It’s all too common, your physician-owned anesthesia group shows up for their regular quarterly meeting with the hospital’s Chief Medical Officer. The CMO starts the meeting with:
“The hospital has made the decision to terminate its contract with Physician Anesthesia and employ all of the physicians and CRNAs. We shared this decision with the executive committee of the board, and they support management in this decision.”
The transition of anesthesia from physician-owned groups to employment is accelerating. Hospital leadership want anesthesia integrated more closely with organizational initiatives and sees employment as the appropriate model going forward. The trend toward employment is being driven by:
- Increasing financial stipends for anesthesia
- A general trend of employment that initially included Primary Care, but now includes both surgeons and anesthesia clinicians
- Growth in value-based payment
- Increasing financial pressure to reduce hospital costs
- Growing shortage nationally in anesthesia providers
The majority of physician-owned anesthesia groups receive stipends from their hospital. The need for stipends typically results from a deterioration in the hospital’s payor mix and the request to provide more anesthesia coverage than justified by volume. Many hospital leaders feel that they will have more control over the financial support of anesthesia by directly employing the providers.
There has been a steady increase in hospital employment of physicians over the past 20 years. The trend toward employment started in Primary Care and is growing among surgeons. Hospitals feel that their employed groups are generating the referrals needed to support anesthesia, and that the organization can better integrate care delivery by having all physicians as part of the hospital employed group.
The growth in value-based payment is tying reimbursement to patient satisfaction and clinical outcomes. All healthcare providers need to work together to improve surgical outcomes – surgeons, nurses, anesthesiologists, and hospitals. Many hospital leaders feel it’s easier to get providers on the same page and move together by employing all of the participants. Typically, Surgical Homes are used to improve outcomes for surgical care, and anesthesia has a key role in driving these initiatives. Participation in these initiatives takes a lot of anesthesia’s time and resources. If the anesthesia providers are employed, it is easier to give the providers the time required to work on these initiatives.
Hospitals are under significant pressure to improve financial performance and are looking at every possible option to reduce costs. Many hospital leaders feel they can both expand the anesthesia team coverage model and reduce the cost of providing anesthesia care. This is especially important given the national shortage of anesthesiologists. There are more anesthesia positions open than physicians available to fill these positions, which tends to increase anesthesia pricing, especially when not employed directly by the hospital.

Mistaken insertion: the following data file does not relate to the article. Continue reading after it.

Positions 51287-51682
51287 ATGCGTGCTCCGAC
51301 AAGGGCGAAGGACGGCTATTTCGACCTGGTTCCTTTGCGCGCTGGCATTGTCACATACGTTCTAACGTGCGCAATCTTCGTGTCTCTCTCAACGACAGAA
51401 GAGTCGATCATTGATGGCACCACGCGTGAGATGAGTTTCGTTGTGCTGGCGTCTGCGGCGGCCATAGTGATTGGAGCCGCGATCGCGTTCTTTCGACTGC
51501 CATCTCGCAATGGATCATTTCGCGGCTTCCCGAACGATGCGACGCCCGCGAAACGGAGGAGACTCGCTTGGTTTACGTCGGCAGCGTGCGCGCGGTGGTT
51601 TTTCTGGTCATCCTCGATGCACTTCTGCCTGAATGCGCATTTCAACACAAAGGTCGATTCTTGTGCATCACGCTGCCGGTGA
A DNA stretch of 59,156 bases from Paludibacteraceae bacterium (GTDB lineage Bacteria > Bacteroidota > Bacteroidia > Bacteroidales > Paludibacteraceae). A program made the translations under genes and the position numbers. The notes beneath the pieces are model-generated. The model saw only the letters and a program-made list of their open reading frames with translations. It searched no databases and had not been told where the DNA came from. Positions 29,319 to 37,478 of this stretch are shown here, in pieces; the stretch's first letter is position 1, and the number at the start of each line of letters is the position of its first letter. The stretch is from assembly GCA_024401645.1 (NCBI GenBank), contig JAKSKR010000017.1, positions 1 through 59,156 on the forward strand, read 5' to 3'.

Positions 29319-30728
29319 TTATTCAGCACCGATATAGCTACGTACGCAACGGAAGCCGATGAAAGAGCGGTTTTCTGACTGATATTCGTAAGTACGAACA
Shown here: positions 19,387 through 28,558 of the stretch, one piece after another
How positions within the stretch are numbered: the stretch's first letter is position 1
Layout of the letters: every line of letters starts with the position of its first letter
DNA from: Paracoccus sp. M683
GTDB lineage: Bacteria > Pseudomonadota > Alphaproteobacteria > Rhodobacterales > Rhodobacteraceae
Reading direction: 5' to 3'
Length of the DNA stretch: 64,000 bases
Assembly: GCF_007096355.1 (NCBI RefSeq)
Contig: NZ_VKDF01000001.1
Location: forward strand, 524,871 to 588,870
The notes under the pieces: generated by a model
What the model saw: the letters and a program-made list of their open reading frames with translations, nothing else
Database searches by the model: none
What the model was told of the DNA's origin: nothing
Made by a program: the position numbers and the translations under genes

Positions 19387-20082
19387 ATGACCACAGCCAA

When faced with the demand to be employed, physicians have several options:
- Try to get hospital leadership to understand employment may not solve their problems, especially if highly qualified staff leave for better earning potential elsewhere
- Agree to being employed and focus on getting the “best” offer
- Explore employment elsewhere.
Every physician needs to evaluate what is best for them and their families. What’s key is to communicate with the hospital and not jump to any quick decisions. The first step is to understand what is motivating the hospital to consider employment and to have an open discussion on alternatives to meet the hospital’s needs.
More than 50% of hospital leaders who change anesthesia groups or move to the employment model are not in their positions 12 months after a change is made. So, in most cases anesthesia providers typically outlast any change agent. Providers need to understand what’s most important to them. If staying at the hospital and continuing to live in the community is most important, the physician needs to accept that they will be employed.
If the principal of “owning your own business” and controlling your destiny is most important, the provider needs to communicate with the hospital and make them aware of the downside of employment – decreased physician productivity and increased turnover of anesthesia. Anesthesia costs may actually increase with direct employment because of productivity reduction and additional recruiting costs. These are difficult decisions for both hospital executives and anesthesiologists. Both parties need to consider carefully what is most important.